Even before Russia’s war further spurred price increases, robust consumer spending, steady pay raises and chronic supply shortages had sent U.S. consumer inflation to its highest level in four decades. In addition, housing costs, which make up about a third of the consumer price index, have escalated, a trend that seems unlikely to reverse anytime soon.
Economists point out that as the economy has emerged from the depths of the pandemic, consumers have been gradually broadening their spending beyond goods to include more services. A result is that high inflation, which at first had reflected mainly a shortage of goods — from cars and furniture to electronics and sports equipment — has been emerging in services, too, like travel, health care and entertainment.
The expected fast pace of the Fed’s rate increases will make loans sharply more expensive for consumers and businesses. Mortgage rates, in particular, though not directly influenced by the Fed, have rocketed higher in recent weeks, making home buying more expensive. Many economists say they worry that the Fed has waited too long to begin raising rates and might end up acting so aggressively as to trigger a recession.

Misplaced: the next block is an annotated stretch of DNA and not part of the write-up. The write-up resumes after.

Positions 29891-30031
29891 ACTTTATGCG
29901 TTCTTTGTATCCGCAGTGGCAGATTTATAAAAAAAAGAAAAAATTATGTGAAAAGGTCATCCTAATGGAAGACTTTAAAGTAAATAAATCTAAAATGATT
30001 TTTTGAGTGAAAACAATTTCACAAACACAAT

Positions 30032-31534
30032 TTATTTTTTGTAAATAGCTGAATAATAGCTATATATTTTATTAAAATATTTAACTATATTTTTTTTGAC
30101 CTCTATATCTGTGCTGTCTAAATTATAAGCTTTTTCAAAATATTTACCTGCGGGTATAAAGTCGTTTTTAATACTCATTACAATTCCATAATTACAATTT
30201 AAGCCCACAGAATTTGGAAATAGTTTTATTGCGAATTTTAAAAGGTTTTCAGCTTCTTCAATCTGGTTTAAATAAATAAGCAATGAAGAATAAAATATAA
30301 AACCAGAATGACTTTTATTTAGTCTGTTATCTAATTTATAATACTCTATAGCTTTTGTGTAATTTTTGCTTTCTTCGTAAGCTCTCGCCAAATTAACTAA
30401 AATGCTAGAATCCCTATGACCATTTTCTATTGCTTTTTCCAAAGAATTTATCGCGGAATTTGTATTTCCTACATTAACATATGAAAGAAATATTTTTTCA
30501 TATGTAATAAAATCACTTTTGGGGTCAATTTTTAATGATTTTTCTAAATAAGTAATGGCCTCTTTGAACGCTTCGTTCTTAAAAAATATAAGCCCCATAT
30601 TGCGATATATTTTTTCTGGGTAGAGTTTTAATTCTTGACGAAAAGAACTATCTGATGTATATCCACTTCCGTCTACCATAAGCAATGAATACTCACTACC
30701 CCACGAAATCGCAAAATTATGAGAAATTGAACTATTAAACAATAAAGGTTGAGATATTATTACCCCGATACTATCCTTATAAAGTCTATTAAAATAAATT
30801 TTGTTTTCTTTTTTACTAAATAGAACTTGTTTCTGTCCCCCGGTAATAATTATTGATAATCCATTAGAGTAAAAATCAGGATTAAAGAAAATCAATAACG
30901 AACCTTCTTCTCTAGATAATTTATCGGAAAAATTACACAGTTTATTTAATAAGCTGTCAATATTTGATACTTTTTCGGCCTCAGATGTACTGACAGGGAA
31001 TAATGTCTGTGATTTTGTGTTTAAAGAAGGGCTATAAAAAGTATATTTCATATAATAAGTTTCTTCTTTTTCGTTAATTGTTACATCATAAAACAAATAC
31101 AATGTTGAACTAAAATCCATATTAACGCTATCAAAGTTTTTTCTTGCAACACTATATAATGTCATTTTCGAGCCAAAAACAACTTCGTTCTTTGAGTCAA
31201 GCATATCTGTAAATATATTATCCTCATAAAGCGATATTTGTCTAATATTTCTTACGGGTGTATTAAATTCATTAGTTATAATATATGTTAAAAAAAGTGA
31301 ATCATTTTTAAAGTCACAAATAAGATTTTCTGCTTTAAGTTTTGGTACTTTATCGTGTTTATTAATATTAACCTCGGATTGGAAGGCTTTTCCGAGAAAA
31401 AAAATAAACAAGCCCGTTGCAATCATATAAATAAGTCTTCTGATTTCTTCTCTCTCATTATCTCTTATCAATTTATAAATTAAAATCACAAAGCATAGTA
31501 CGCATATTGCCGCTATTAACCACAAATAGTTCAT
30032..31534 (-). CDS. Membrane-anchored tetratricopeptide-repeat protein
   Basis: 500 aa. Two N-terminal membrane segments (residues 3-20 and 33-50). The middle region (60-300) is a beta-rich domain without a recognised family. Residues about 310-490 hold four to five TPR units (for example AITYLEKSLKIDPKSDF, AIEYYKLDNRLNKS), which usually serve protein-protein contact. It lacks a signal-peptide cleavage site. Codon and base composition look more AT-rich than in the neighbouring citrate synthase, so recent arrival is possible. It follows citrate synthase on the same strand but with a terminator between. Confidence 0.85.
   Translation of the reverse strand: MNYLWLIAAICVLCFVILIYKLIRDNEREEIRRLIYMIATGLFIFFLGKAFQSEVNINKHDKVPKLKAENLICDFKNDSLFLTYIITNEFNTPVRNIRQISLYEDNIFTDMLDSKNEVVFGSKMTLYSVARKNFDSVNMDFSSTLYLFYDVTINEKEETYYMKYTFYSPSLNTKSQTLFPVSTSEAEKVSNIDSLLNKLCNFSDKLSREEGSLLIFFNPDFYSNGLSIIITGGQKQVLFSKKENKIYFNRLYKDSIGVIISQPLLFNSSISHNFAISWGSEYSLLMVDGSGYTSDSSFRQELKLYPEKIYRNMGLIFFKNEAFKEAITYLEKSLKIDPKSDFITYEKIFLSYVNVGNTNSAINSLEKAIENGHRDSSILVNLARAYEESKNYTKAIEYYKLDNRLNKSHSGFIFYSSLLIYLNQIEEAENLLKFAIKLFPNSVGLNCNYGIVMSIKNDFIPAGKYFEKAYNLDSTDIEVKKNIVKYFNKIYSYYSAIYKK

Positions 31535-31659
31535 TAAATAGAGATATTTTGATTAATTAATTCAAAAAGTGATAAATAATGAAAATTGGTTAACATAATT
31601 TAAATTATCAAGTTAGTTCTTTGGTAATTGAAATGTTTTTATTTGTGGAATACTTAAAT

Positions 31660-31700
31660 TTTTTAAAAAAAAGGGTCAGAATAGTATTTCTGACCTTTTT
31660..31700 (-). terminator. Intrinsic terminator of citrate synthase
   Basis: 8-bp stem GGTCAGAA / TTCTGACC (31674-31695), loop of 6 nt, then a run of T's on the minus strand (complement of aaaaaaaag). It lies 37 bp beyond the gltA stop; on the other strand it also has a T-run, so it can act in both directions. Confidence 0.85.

For now, the economy as a whole remains solid, with unemployment near 50-year lows and job openings near record highs. Still, rocketing inflation, with its impact on Americans’ daily lives, is posing a political threat to President Joe Biden and his Democratic allies as they seek to keep control of Congress in November’s midterm elections.
The American public’s expectation for inflation over the next 12 months has reached its highest point — 6.6 percent — in a survey the Federal Reserve Bank of New York has conducted since 2013.
Once public expectations for inflation rise, they can be self-fulfilling: Workers typically demand higher pay to offset their expectations for price increases, and businesses, in turn, raise prices to cover their higher labor costs. This can set off a wage-price spiral, something the nation last endured in the late 1960s and 1970s.
Economists generally express doubt that even the sharp rate hikes that are expected from the Fed will manage to reduce inflation to anywhere near the central bank’s 2 percent annual target by the end of this year. Luke Tilley, chief economist at Wilmington Trust, said he expects year-over-year consumer inflation to still be 4.5 percent …….